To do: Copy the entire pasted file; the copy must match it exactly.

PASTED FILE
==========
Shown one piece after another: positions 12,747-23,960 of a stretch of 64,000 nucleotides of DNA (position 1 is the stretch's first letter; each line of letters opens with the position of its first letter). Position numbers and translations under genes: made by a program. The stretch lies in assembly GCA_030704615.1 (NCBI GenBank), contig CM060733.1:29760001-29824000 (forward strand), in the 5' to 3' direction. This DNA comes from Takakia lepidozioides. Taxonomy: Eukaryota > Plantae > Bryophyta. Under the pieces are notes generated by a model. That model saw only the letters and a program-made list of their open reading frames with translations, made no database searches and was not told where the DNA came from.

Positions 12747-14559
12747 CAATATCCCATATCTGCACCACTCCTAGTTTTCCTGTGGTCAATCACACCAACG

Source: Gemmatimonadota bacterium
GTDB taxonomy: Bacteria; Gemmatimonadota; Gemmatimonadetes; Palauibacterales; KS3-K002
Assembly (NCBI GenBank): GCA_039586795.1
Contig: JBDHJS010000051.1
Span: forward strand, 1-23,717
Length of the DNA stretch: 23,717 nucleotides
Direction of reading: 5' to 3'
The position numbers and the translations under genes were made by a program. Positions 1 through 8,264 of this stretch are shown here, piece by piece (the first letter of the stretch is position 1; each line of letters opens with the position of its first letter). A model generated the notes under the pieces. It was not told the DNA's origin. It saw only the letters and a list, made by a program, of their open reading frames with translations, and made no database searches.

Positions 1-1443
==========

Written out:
Shown one piece after another: positions 12,747-23,960 of a stretch of 64,000 nucleotides of DNA (position 1 is the stretch's first letter; each line of letters opens with the position of its first letter). Position numbers and translations under genes: made by a program. The stretch lies in assembly GCA_030704615.1 (NCBI GenBank), contig CM060733.1:29760001-29824000 (forward strand), in the 5' to 3' direction. This DNA comes from Takakia lepidozioides. Taxonomy: Eukaryota > Plantae > Bryophyta. Under the pieces are notes generated by a model. That model saw only the letters and a program-made list of their open reading frames with translations, made no database searches and was not told where the DNA came from.

Positions 12747-14559
12747 CAATATCCCATATCTGCACCACTCCTAGTTTTCCTGTGGTCAATCACACCAACG

Source: Gemmatimonadota bacterium
GTDB taxonomy: Bacteria; Gemmatimonadota; Gemmatimonadetes; Palauibacterales; KS3-K002
Assembly (NCBI GenBank): GCA_039586795.1
Contig: JBDHJS010000051.1
Span: forward strand, 1-23,717
Length of the DNA stretch: 23,717 nucleotides
Direction of reading: 5' to 3'
The position numbers and the translations under genes were made by a program. Positions 1 through 8,264 of this stretch are shown here, piece by piece (the first letter of the stretch is position 1; each line of letters opens with the position of its first letter). A model generated the notes under the pieces. It was not told the DNA's origin. It saw only the letters and a list, made by a program, of their open reading frames with translations, and made no database searches.

Positions 1-1443